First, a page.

Hustling for an edge, to make some scratch and a name for himself, Gary has gumption. And he’s never gross with Alana. In contrast to the other dudes to whom she gravitates, he’s without an angle. To him, she’s not just a trophy. He simply wants to be her man. It’s his fresh-faced lack of experience that wins him to her (and to us). In much of what he tries, Gary’s out of his depth—he’s too old to pass auditions for kid parts, and (despite his confidence) he can’t pass for a sophisticated adult. He’s enterprising, but at the nightclub he’s stuck ordering cokes for himself. When petty jealousies come between him and Alana, his passive-aggressive outbursts (like hers) show him for the sweet, sensitive naïf he is.

Hoffman excels. We root for Gary to make a vast pile of dough and sweep Alana off her feet. But it’s Haim who runs off with the picture.

Trying to act her age—dealing with the stoic disappointment of her family, navigating a valley full of silly dicks for whom she’s just a convenience—Alana’s chance connection with Gary brings out her protective side. Their meet-cute inspires her to be herself, but she’s not sure it’s becoming to do that. Like Gary, the movie is smitten with her. It’s plain to see why. She takes crap from no-one, yet she’s got charm to spare. She’s fully realized, a child (like Gary) who playacts at being an adult but learns that sometimes even the grownups are worse than babies. As they grope through this stage in their lives, neither of them knows what they’re doing or how to comport themselves in every madcap scene through which they pinball. But Anderson finds a way for them to fumble into recognizing that it’s ok. The imposter syndrome is normal.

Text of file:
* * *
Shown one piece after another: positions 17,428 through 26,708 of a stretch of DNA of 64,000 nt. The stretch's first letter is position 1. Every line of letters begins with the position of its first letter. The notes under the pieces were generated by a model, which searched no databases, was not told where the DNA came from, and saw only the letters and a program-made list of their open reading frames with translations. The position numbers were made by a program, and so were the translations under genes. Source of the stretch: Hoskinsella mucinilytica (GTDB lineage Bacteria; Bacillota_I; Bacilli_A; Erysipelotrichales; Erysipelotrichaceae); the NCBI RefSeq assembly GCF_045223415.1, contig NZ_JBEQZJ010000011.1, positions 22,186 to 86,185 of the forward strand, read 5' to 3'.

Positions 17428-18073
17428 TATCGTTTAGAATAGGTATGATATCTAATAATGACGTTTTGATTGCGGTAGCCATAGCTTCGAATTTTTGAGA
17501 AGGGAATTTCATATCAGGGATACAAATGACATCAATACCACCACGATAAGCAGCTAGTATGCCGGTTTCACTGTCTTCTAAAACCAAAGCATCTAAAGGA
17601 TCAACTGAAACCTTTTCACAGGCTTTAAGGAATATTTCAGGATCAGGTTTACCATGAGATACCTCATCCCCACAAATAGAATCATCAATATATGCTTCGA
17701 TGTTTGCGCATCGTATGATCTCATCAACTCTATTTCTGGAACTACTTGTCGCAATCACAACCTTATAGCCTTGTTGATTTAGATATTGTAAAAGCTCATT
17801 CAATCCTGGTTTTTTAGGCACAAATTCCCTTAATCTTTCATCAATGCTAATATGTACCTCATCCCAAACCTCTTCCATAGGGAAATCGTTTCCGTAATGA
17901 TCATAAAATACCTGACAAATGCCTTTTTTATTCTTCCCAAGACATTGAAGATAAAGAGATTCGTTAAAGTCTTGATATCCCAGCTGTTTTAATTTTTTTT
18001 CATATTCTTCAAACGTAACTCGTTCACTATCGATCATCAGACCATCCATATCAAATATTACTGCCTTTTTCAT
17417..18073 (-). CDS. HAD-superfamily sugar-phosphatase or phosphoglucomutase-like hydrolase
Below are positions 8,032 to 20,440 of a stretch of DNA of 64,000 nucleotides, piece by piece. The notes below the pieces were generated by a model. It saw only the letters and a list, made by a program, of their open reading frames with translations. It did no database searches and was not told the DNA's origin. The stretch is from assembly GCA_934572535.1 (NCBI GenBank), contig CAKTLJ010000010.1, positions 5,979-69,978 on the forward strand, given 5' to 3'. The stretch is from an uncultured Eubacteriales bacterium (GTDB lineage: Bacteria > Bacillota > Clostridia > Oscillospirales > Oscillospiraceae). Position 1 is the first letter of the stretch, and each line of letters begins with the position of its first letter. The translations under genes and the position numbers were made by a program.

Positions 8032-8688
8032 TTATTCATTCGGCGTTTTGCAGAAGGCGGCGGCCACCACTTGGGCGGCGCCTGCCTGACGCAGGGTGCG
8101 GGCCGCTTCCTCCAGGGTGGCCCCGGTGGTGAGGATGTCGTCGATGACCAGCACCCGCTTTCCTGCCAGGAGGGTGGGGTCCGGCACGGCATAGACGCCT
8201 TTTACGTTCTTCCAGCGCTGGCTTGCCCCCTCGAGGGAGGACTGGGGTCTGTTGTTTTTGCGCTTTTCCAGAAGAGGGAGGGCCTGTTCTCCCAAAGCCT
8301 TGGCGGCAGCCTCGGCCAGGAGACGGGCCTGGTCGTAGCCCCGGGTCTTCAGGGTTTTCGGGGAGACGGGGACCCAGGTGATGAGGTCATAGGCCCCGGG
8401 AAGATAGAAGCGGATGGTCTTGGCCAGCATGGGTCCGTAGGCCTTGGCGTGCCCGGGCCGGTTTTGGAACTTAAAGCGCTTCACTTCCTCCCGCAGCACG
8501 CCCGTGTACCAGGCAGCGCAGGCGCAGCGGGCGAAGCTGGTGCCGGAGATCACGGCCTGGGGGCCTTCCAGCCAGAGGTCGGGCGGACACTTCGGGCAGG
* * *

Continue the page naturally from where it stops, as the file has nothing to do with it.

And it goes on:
Licorice Pizza feels like a loose but focused and good-natured home movie that knows what it wants to say. Anderson’s directed music videos for Haim (her immediate family plays itself here); and he’s known Hoffman all his life, having had a close working relationship with the boy’s dad since Anderson first started making movies. As director of some of the most noteworthy films of the last 30 years, he’s come to this project with a head full of sun-dappled memories, knowing that he has nothing left to prove. He just wants to shine a light on these kids. On what it was like to come of age at a certain time in a specific place—when rock star David Bowie glammed out; when so many kids could run around town unsupervised, trying and sometimes failing to do something cool, significant, or profitable. He’s not so eager to impress; he doesn’t strike me as intent on making Licorice Pizza a Masterpiece.